Inducible transcription of genes carrying paused Pol II is an important mechanism for regulating gene expression (Gilmour, 2009; Lis, 2007; Peterlin and Price, 2006; Bai et. al., 2010; Core et al., 2008; Guenther et al., 2007; Lefebvre et. al., 2002; Muse et al., 2007; Zeitlinger et al., 2007; Bentley and Groudine, 1986; Krumm et al., 1992;Raschke et al., 1999;Kao et al., 1987). Pausing is typically found downstream of promoters and is associated with permanganate sensitivity, which is indicative of the presence of ssDNA (Giardina et al., 1992).
Spt5 was originally identified as an elongation factor in a yeast suppressor screen (Swanson et. al., 1991). It was subsequently purified biochemically as a heterodimeric complex with Spt4 called 5,6-dichloro-1-β-d-ribofuranosylbenzimidazole (DRB) sensitivity inducing factor (DSIF) (Wada et al., 1998; Yamaguchi et al., 1999b). DSIF, in association with negative elongation factor (NELF), binds to Pol II and induces pausing in vitro (Wada et al., 1998; Yamaguchi et al., 1999a). Genome-wide ChIP studies have established a strong correlation between Spt5 and Pol II stalling in vivo (Rahl et al., 2010). These and related studies showed that the presence of Pol II in promoter regions does not necessarily correlate with transcription (Bai et. al., 2010; Gilmour, 2009; Lefebvre et. al., 2002; Lis, 2007; Nachaev et. al. 2010; Peterlin and Price, 2006; Rahl et al., 2010). Consistent with these studies, we find only a partial correlation between Spt5 or Pol II occupancy and mRNA levels in activated B cells (Figure 4E), and importantly, that shRNA knockdown of Spt5 did not decrease AID mRNA, or Igμ or Igα sterile transcripts (Figures 2C and 2D).
Current models suggest that the stalled Pol II complex is re-activated by inductive signals that recruit the P-TEFβ kinase, which phosphorylates Pol II and Spt5, thereby releasing NELF from the complex and activating transcription (Kim and Sharp, 2001; Marshall et al., 1996; Marshall and Price, 1995; Wada et al., 1998; Yamada et al., 2006). Phosphorylated Spt5 remains associated with Pol II throughout the elongation phase. Spt5 also engages in interactions with various co-transcriptional factors thereby serving as an adaptor linking these factors to the transcriptional machinery. Spt5 links Pol II to splicing factors (Pei and Shuman, 2002), capping enzyme (Wen and Shatkin, 1999), the exosome complex (Andrulis et al., 2002), transcription coupled repair factors (Ding et al., 2010), NFkB, and E-box proteins (Amir-Zilberstein and Dikstein, 2008). Our data suggest that Spt5 also facilitates the interaction of AID with Pol II (Figure 3E) and thereby targets this enzyme to genomic loci accumulating paused Pol II (Figures 3F, ,4D,4D, ,6B6B and Yamane et. al., unpublished data and data deposition information to be added in proofs).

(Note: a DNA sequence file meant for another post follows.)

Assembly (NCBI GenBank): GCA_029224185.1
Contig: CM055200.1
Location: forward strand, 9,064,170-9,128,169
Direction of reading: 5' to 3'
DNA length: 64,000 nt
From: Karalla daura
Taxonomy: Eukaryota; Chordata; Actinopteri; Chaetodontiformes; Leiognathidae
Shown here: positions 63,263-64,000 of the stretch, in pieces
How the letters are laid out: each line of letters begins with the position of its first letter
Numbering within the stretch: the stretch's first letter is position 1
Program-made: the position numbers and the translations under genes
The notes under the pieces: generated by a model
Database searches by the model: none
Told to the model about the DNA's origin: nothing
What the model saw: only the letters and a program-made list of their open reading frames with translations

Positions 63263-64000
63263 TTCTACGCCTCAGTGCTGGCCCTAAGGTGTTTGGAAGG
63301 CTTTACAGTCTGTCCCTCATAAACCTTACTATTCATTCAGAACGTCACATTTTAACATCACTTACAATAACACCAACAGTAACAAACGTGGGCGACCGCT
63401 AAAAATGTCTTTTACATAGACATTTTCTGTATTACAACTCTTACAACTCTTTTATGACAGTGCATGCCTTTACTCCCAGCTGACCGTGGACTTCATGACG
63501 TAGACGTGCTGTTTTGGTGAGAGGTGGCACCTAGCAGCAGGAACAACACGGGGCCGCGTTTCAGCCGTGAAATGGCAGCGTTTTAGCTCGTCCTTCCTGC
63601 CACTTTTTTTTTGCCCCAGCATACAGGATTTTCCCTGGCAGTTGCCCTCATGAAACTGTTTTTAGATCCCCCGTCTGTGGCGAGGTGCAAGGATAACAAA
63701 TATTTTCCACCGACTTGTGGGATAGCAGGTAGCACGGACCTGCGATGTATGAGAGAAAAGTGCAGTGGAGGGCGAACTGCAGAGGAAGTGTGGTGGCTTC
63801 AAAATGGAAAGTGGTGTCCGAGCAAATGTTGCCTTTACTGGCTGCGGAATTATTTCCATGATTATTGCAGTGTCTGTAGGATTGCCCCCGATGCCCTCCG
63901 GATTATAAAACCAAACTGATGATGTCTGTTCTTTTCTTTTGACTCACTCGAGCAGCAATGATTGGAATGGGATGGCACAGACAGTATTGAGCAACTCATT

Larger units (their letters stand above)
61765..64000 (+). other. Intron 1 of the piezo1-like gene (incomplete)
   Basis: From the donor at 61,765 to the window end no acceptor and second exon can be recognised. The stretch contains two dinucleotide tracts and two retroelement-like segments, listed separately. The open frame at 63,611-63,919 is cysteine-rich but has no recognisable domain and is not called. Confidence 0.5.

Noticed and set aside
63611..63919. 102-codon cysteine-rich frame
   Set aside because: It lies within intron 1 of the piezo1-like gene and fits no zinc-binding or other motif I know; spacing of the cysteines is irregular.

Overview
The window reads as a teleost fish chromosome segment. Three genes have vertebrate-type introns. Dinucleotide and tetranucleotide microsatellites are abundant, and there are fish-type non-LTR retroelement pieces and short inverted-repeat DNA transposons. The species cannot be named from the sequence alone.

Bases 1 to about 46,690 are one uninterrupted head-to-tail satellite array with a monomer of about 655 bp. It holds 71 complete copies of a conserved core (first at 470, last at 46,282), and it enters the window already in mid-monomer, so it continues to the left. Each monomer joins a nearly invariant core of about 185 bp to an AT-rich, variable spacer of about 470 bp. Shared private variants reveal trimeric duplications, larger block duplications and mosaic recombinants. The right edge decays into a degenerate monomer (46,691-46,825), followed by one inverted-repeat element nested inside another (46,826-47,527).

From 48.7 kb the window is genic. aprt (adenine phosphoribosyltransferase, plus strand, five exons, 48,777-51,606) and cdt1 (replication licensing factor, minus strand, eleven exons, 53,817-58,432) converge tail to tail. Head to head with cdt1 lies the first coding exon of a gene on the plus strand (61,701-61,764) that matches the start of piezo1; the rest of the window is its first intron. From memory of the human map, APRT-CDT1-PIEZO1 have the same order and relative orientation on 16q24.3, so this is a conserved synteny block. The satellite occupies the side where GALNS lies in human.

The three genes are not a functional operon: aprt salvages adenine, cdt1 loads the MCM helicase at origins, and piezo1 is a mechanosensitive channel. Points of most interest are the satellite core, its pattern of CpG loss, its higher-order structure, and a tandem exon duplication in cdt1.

In activated B cells, the Ig locus is unique in having a large domain of densely packed Spt5 and Pol II molecules extending several kilobases (Figure 5A and Tables S4 and S5). The idea that Pol II pausing might be linked to mutation (Peters and Storb, 1996) was proposed based on the characteristics of Ig hypermutation, and the position of hypermutation relative to transcriptional start sites (reviewed in (Di Noia and Neuberger, 2007; Peled et al., 2008; Stavnezer et al., 2008; Storb et al., 2007)). A mutator factor, MuF, was hypothesized to associate with Pol II and generate mutations when Pol II is paused during elongation (Peters and Storb, 1996). More recently, detailed analyses of transcription and Pol II occupancy in the switch regions have confirmed that transcription is indeed impeded throughout the switch regions, most likely due to the presence of G-rich repetitive sequence elements that facilitate DNA distortion and formation of R loops (Daniels and Lieber, 1995; Rajagopal et al., 2009; Ronai et al., 2007; Tian and Alt, 2000; Wang et al., 2009; Yu et al., 2003). Altogether, this makes the Ig locus an ideal substrate for targeted mutation by AID because: (1) Spt5 facilitates association between AID and Pol II, (2) the stalled Pol II molecules provide an abundance of ssDNA for AID, and (3) the reduced rate of elongation provides AID with increased time of residence at the target.
Finally, in addition to the switch region, several genes mutated by AID were already known to have paused Pol II at sites corresponding to regions that are somatically mutated including c-myc (Bentley and Groudine, 1986; Krumm et al., 1992), Pim1 (Rohwer et al., 1996), and Igκ (Raschke et al., 1999). Our experiments provide a mechanistic explanation for the association between Pol II stalling and AID-mediated somatic mutation. In addition, they reveal the full spectrum of AID targets, including genes such as Gas5, which also undergoes reciprocal translocation in B cell lymphomas (Nakamura et al., 2008).
Although our findings demonstrate a mechanism by which AID gains access to the promoter proximal region of genes, several questions remain about how antibody diversification is mediated. In particular, AID recruitment is only the first of several steps required to bring about CSR and SHM. Following its recruitment to DNA, AID must gain access to target DNA. Although Spt5 acts as an adaptor for AID, localizing it to paused Pol II and associated ssDNA, this may not be sufficient. AID mutates both DNA strands, and paused Pol II exposes only the non-transcribed strand (Giardina et al., 1992; Gilmour, 2009; Lis, 2007; Peterlin and Price, 2006). In addition, the association between AID and paused Pol II does not explain why repair differs between Ig and non-Ig genes, and between different non-Ig AID targets (Liu et al., 2008). Hence, the mechanisms governing post-AID recruitment events required for CSR and SHM remain to be elucidated. AID and Spt5 can interact directly in vitro but the interaction is weak suggesting that additional factors or posttranslational modifications may be required. Nevertheless, our data suggests that Spt5 links Pol II and AID, thereby providing a mechanistic explanation for the well-established correlation between AID and transcription. The association between Spt5 and AID also explains intrinsic features of hypermutation and CSR, including the enrichment of mutation in the promoter-proximal regions, which correspond to sites of Pol II stalling (Nechaev et. al., 2010; Rahl et. al. 2010; Zeitlinger et. al. 2007).